Ontario took real steps this week toward helping all of Ontario’s people to be safely and adequately housed. In the revised Long Term Affordable Housing Strategy three changes stand out that will help improve housing conditions and therefore good health outcomes. There are many things LTAHS does not address, such as new affordable housing or GTA-wide issues, but here are the three positive steps forward.
Inclusionary zoning has grabbed the headlines because it is a major decision that housing advocates have been waiting for. Municipalities will be given the power to require property developers to include affordable housing units in their development proposals. Each municipality would set its own specific policies and zoning rules under this framework. This has huge implications for growing cities like Toronto. The experience of Montreal, Vancouver, US cities, and the UK however shows that inclusionary housing is a valuable tool but not a gold ticket. It helps create mixed communities by housing a wider range of incomes. But to include the lower end of the price and income spectrum in urban development, we need the combination of these urban planning mechanisms along with funding to ensure that enough of these inclusionary units have truly affordable rents.
The Ontario government’s Housing Policy Statement and its Growth Plan for the Toronto region and beyond speak of creating “complete communities” and meeting the full housing continuum and a wide range of housing needs. It is only when planning and zoning powers are combined with funding that these goals can be achieved. Inclusionary zoning powers are a good step in this direction.
Second, a supportive housing framework sounds dry but it is important for linking elements in community services and housing that need to sync. First, it can connect broad goals to actual program decisions and funding, and second, it can link up actions that need to happen in different program spheres. The Ontario government has stated a goal of ending chronic homelessness, but homelessness is complicated. It is affected by labour markets and housing markets, by mental illness, drugs, family breakdown and abuse, by rocky transitions into adulthood, and many other things. To complicate things further, there are several big systems involved. For example, mental health services are funded by the Ministry of Health and Long-Term Care while social housing and homeless services are overseen by a different ministry and are funded and delivered by municipalities. So those systems need to coordinate well if we want homeless people who need mental health supports to get and keep stable housing. Although the funding attached to LTAHS for supportive housing needs to be enhanced, it’s a positive step to see Ontario’s ministries, with some funding in hand, working together more systematically on supportive housing.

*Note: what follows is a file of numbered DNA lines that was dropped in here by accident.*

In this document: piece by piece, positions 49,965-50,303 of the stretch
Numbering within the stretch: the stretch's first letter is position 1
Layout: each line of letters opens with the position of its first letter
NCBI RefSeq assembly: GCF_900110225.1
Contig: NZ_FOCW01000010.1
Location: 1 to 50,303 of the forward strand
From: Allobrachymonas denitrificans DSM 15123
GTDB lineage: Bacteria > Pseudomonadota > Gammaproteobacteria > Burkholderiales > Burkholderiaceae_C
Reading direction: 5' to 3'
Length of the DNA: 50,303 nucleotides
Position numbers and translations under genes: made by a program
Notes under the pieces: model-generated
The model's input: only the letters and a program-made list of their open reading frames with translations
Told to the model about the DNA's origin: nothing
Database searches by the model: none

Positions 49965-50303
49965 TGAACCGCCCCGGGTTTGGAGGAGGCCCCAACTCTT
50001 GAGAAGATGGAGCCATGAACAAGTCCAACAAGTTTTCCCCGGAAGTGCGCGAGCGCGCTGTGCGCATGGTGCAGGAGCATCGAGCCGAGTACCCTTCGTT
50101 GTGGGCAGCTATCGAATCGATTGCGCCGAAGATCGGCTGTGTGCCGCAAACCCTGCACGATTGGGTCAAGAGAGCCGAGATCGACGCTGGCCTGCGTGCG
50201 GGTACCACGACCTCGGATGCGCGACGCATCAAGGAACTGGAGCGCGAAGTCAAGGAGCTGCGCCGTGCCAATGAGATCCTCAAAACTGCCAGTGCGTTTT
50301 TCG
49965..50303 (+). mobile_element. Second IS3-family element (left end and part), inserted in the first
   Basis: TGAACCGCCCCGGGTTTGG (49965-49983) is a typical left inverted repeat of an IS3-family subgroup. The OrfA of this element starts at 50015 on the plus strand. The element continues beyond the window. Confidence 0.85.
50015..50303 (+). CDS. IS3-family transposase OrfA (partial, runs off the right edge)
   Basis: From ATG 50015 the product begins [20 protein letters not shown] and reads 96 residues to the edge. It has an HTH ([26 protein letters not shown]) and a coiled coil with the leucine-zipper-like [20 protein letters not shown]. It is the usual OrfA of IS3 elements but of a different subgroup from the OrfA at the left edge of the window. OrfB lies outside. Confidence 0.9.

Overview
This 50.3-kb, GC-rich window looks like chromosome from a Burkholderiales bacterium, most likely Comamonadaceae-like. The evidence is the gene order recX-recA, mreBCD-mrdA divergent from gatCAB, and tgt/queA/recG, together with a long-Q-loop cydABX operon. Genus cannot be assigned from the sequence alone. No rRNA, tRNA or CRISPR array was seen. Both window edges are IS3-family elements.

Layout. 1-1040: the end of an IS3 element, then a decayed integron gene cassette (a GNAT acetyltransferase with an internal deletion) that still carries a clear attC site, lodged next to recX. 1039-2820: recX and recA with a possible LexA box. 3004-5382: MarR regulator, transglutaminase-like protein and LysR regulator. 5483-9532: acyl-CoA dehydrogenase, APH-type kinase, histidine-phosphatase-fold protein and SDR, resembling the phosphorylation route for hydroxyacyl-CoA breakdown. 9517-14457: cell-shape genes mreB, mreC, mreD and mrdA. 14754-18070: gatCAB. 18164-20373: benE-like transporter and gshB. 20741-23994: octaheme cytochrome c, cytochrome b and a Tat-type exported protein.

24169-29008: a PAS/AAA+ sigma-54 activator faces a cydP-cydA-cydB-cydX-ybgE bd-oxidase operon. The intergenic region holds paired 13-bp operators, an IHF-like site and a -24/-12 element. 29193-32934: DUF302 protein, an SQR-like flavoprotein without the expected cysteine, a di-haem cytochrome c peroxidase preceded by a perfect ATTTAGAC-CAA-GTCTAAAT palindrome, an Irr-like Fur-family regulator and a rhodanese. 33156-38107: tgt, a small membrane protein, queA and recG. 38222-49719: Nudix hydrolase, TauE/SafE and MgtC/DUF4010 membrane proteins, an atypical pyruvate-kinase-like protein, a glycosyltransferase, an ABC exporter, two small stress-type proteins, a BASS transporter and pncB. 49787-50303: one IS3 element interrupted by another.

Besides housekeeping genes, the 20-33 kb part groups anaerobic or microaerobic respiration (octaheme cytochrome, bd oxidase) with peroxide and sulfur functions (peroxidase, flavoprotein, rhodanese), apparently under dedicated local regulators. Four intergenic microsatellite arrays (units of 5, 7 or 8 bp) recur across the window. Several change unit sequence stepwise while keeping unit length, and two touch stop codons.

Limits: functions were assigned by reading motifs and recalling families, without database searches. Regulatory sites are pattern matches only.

The third prominent change in the Long Term Affordable Housing Strategy is in Rent Geared to Income (RGI) subsidy. Ontario has a system of RGI in social housing that – although an essential social program – is a frozen legacy of a 30 to 50 year old policy. In a province with almost half a million low-income renter households struggling to avoid arrears, RGI helps about 200,000 of them while most of the rest receive no assistance. The current system prevents income mix in older municipal social housing, prevents social housing tenants from taking their RGI subsidy to live elsewhere, and prevents the City from sharing these dollars around more fairly. While we need an augmented rent subsidy system, we also need flexibility in the existing RGI funding pool to remove barriers for people who need housing assistance.
This issue is part of a larger need to adapt the social housing system, a precious legacy of the more active housing policy of a generation ago, to the realities of today. The LTAHS messaging is that RGI reform is one large element in a “modernization” of social housing that will be undertaken in the coming years. We need to be vigilant that this will not mean any loss of dollars in the system, reduction in numbers of households assisted, weakening the viability of social housing providers, or further devolution of provincial responsibilities. But RGI reform, if done right, will be an important step toward meeting today’s needs more adequately and more fairly.
These three changes and other elements announced as part of LTAHS set the stage for collaborative efforts between provincial ministries, LHINs, municipalities, non-profit agencies and the private sector to provide affordable housing more effectively, and move toward ending chronic homelessness.